Cyber awareness may seem fairly obvious, but it’s not always. For example, you would never post a photo of your driver’s license on Facebook, right? How about your company ID card? Then there’s that selfie you took at the office. Were you wearing your work badge? Not a good idea. Part of cybersecurity awareness is knowing what not to post.
In our snap-and-share reality, these office security gaffes occur every day. And business identity theft actors scour the web for any bit of information they can steal.
Real-world cases show us it’s easier than you think to get ID card data. Your company’s cybersecurity awareness training should include these threat scenarios in response.
Prime Minister Boarding Pass Incident
In 2020, former Australian Prime Minister Tony Abbott posted an image of his boarding pass on Instagram. A well-known professional hacker got wind of this. Then, without using any special software, they were able to acquire Abbott’s phone number and passport details.
The boarding pass displayed critical information that enabled access to sensitive data. The booking reference number, for example, could open Abbott’s account on Qantas Airways’ web portal.
Next, the hacker simply used the Google Chrome ‘Inspect Element’ tool. This allowed them to see the computer’s internal representation of the Qantas page. From there, Abbott’s passport data was revealed. They were using their cybersecurity skills to alert the government to the problem, but a malicious attacker could have used it for identity theft. Abbott has since taken down his post.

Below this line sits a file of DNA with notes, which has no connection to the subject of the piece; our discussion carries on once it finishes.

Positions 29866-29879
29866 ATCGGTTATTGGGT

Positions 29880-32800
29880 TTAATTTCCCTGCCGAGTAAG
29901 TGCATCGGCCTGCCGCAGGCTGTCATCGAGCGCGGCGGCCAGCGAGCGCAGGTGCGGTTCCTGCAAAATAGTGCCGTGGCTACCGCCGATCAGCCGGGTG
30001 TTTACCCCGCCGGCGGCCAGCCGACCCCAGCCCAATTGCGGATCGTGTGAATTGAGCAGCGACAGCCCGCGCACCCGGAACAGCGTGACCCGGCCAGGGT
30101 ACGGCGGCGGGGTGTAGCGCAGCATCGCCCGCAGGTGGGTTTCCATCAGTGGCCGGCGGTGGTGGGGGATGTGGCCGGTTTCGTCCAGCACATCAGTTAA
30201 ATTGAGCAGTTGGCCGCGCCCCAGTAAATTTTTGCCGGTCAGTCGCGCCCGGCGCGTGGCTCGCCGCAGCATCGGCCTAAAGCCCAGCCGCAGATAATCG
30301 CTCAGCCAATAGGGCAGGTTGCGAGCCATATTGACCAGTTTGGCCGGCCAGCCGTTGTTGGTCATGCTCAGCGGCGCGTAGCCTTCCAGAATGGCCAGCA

The former Prime Minister isn’t the only one sharing this information with the world. On Instagram alone, nearly 130,000 posts under #boardingpass exist.
Cybersecurity Awareness: Driver’s License & ID Badge Risk
What about the eager teen sharing their newly minted #driverslicense online? And that group photo you took at the office? Did you share sensitive company data by mistake? If an ID badge was in the image, it’s a risk, and cybersecurity awareness best practices apply to it.
Key facts visible on a company ID badge may include:
- Full name & address
- Building designations
- Internal department codes
- Employee user IDs for internal systems
- Cellphone number
- QR code.
If your building access scans barcodes or QR codes, attackers can duplicate these from an image. Still, the potential threat goes even deeper.
ID cards can enable access to highly sensitive data. For example, a company may require an employee user ID to access human resources portals. Once inside any corporate system, criminals stay hidden. Next, they move laterally throughout the network. Their goal is to locate high-value data or system vulnerabilities.
And please, don’t share your vaccine card on social media either. Any health information displayed could put you at risk of medical identity theft.
Company ID Card Cloning
Cards with chips or magnetic strips should fall under office cybersecurity awareness efforts as well. If your ID card gets lost or misplaced, attackers can duplicate the cards. Magnetic strips can easily be cloned. Attackers can copy even new EMV chips. Now, if it was a credit card, you would just cancel the card and get a new one.